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There’s A Correlation Between Your Blood Type And Risk Of Heart Disease Before 60

Researchers have discovered that people with type A blood may be more likely than people with other blood types to experience a stroke before the age of 60.

The latest meta-analysis reveals that those with blood type O are less likely to get an early-onset stroke.

A team of researchers from the University of Maryland School of Medicine in the United States examined the connection between genetic traits blood type and stroke in their study, which was conducted.

They did this by analyzing information from 48 genetic studies on adult patients with ischemic strokes between the ages of 18 and 59. An obstruction in the blood supply to the brain results in ischemic strokes.

The trials involved approximately 600,000 healthy controls who had never suffered a stroke and about 17,000 stroke patients overall.

According to co-principal investigator of the study Braxton Mitchell, “We were interested in trying to find the genetic drivers of stroke.”

Mitchell, a professor of medicine at the University of Maryland School of Medicine, stated that there is a significant genetic component as well as environmental component to stroke.

He and his colleagues looked at people’s genetic profiles to further investigate this and discovered a connection between early-onset stroke and the region of the chromosome that contains the gene that determines a person’s blood type.

An individual’s blood type is determined by the genes they inherit from their parents and is one of the four major blood groups that exist in humans: A, B, AB, and O. O blood type is the most prevalent.

In contrast to persons with late-onset stroke and those who had never had a stroke, early-onset stroke patients were more likely to have blood type A and less likely to have blood type O.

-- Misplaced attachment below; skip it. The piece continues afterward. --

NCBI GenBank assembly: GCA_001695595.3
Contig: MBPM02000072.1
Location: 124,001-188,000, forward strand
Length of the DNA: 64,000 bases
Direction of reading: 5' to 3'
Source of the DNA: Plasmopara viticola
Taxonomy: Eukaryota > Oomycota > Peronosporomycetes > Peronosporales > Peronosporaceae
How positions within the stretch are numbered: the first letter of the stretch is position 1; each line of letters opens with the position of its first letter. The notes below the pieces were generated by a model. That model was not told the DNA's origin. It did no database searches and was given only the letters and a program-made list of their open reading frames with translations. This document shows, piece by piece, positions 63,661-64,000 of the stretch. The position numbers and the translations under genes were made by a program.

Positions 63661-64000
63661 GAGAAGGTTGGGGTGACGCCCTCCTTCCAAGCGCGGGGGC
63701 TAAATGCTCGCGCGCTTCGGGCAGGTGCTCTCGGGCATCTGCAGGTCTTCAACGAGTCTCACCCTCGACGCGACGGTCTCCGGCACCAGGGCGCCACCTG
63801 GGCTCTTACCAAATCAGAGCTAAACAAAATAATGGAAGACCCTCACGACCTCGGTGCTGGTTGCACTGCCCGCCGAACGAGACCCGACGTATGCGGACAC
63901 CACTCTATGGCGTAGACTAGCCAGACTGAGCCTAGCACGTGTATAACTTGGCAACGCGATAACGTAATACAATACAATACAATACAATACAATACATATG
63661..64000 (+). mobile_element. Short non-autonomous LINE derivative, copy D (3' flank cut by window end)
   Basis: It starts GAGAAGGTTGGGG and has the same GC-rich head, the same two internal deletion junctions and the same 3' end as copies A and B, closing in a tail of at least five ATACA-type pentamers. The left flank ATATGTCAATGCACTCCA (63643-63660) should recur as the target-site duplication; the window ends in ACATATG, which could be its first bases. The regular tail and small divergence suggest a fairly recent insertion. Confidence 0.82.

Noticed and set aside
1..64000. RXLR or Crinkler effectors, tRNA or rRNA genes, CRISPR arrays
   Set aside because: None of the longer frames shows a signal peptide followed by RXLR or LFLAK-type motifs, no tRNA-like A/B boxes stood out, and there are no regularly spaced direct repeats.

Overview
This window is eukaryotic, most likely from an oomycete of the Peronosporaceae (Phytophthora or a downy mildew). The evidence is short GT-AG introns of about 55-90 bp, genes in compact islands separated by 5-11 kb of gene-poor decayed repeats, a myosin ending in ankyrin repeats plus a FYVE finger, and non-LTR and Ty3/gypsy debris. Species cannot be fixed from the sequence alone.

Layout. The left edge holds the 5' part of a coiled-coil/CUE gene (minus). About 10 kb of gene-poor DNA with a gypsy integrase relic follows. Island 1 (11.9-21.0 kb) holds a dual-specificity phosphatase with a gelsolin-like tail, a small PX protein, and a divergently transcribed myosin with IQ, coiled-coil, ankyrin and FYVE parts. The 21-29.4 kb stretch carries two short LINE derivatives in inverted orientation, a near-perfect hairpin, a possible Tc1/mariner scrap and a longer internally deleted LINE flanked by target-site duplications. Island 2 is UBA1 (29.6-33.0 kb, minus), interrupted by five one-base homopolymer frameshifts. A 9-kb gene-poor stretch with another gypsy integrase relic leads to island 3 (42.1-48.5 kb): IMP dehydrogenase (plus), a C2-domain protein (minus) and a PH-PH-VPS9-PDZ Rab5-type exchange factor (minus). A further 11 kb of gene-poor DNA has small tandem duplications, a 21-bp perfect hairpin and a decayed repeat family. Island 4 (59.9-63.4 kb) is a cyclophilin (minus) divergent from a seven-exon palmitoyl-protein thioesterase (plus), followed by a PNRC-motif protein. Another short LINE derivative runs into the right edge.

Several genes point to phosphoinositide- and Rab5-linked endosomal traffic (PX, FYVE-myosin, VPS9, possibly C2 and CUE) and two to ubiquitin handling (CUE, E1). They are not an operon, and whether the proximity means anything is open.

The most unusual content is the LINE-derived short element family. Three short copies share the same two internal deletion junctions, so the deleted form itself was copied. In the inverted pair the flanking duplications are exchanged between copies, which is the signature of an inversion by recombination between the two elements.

According to Mitchell, having blood type A lowers the risk of later-onset stroke by just around 5% while raising it by about 16% for early-onset stroke.

“If you have blood type O, you’re 12% less likely to have an early-onset stroke, but only 4% less likely to have a stroke later in life.”

Very little increase in the risk of stroke

Although blood type A was associated with an elevated risk of early-onset stroke, the researchers stressed that this link was very weak.

They emphasize that people with type A blood need not be concerned about suffering an early-onset stroke and should not undergo further screening or medical testing in light of this finding.

Clinically, we shouldn’t be concerned that having certain blood types puts us at an increased risk of stroke, Mitchell added.

“If we want to lower our risk of stroke, they are really the characteristics that we should be paying attention to,” says the expert. “There are other risk factors for stroke that are considerably more essential, like hypertension and smoking, for example.”

Having said that, he continued, “We don’t know yet, but it’s one of the things we’re looking at, whether you have those risk factors and you also have blood type A, does that make those risk factors even more powerful.”

Although the exact cause of blood type A’s greater risk is yet unknown, researchers believe that blood clotting factors may be a contributing factor.